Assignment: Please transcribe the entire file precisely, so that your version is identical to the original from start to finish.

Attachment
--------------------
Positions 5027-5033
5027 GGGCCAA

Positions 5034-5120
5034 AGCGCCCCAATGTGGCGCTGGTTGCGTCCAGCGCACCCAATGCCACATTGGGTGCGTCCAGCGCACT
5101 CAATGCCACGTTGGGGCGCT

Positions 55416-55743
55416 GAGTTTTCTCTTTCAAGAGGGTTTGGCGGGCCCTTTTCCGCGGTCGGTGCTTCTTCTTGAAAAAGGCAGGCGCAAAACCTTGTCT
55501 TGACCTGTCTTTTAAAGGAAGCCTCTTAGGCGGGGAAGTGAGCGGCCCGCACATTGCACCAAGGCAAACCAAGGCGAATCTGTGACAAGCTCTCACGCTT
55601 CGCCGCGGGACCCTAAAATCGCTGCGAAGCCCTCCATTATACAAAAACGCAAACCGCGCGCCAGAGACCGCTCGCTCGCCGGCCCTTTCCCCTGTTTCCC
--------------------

Positions 5027-5033
5027 GGGCCAA

Positions 5034-5120
5034 AGCGCCCCAATGTGGCGCTGGTTGCGTCCAGCGCACCCAATGCCACATTGGGTGCGTCCAGCGCACT
5101 CAATGCCACGTTGGGGCGCT

Positions 55416-55743
55416 GAGTTTTCTCTTTCAAGAGGGTTTGGCGGGCCCTTTTCCGCGGTCGGTGCTTCTTCTTGAAAAAGGCAGGCGCAAAACCTTGTCT
55501 TGACCTGTCTTTTAAAGGAAGCCTCTTAGGCGGGGAAGTGAGCGGCCCGCACATTGCACCAAGGCAAACCAAGGCGAATCTGTGACAAGCTCTCACGCTT
55601 CGCCGCGGGACCCTAAAATCGCTGCGAAGCCCTCCATTATACAAAAACGCAAACCGCGCGCCAGAGACCGCTCGCTCGCCGGCCCTTTCCCCTGTTTCCC